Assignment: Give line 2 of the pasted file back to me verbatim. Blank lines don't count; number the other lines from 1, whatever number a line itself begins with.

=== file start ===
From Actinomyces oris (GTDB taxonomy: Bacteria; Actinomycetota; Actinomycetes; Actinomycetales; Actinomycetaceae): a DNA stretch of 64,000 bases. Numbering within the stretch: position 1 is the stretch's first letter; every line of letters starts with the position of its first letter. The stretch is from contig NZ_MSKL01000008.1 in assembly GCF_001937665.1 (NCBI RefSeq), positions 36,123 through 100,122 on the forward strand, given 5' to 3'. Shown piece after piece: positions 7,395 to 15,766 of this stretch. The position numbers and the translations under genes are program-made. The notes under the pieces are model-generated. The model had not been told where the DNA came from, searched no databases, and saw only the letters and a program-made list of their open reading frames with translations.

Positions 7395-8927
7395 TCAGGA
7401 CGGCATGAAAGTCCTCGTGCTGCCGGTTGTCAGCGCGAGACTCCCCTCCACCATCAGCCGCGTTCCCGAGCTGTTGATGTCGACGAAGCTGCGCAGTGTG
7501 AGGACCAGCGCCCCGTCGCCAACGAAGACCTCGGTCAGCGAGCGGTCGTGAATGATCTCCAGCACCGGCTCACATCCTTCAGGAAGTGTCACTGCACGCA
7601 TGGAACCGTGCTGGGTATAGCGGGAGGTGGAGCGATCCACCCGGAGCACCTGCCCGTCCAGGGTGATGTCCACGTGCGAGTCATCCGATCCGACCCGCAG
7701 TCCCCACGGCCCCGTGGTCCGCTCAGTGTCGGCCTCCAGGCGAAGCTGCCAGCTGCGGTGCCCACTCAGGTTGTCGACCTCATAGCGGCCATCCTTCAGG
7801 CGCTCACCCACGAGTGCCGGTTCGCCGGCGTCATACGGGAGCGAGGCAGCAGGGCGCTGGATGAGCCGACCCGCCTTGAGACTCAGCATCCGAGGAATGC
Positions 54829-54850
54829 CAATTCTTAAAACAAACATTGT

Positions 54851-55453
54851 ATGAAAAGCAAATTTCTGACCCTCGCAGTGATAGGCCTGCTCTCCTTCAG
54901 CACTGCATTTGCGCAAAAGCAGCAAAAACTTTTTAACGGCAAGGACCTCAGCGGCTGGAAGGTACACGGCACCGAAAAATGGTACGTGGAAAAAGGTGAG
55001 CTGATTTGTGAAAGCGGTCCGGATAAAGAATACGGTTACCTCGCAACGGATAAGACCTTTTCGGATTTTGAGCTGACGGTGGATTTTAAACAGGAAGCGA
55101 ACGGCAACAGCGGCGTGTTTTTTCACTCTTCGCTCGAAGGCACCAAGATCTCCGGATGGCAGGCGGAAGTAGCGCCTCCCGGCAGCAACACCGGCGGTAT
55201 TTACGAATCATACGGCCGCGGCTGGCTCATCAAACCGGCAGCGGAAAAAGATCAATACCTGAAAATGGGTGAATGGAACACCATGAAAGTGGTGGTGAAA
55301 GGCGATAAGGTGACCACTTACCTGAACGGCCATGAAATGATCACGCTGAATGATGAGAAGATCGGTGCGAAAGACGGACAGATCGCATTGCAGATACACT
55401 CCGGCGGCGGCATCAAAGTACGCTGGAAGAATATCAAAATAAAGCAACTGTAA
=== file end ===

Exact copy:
Positions 7395-8927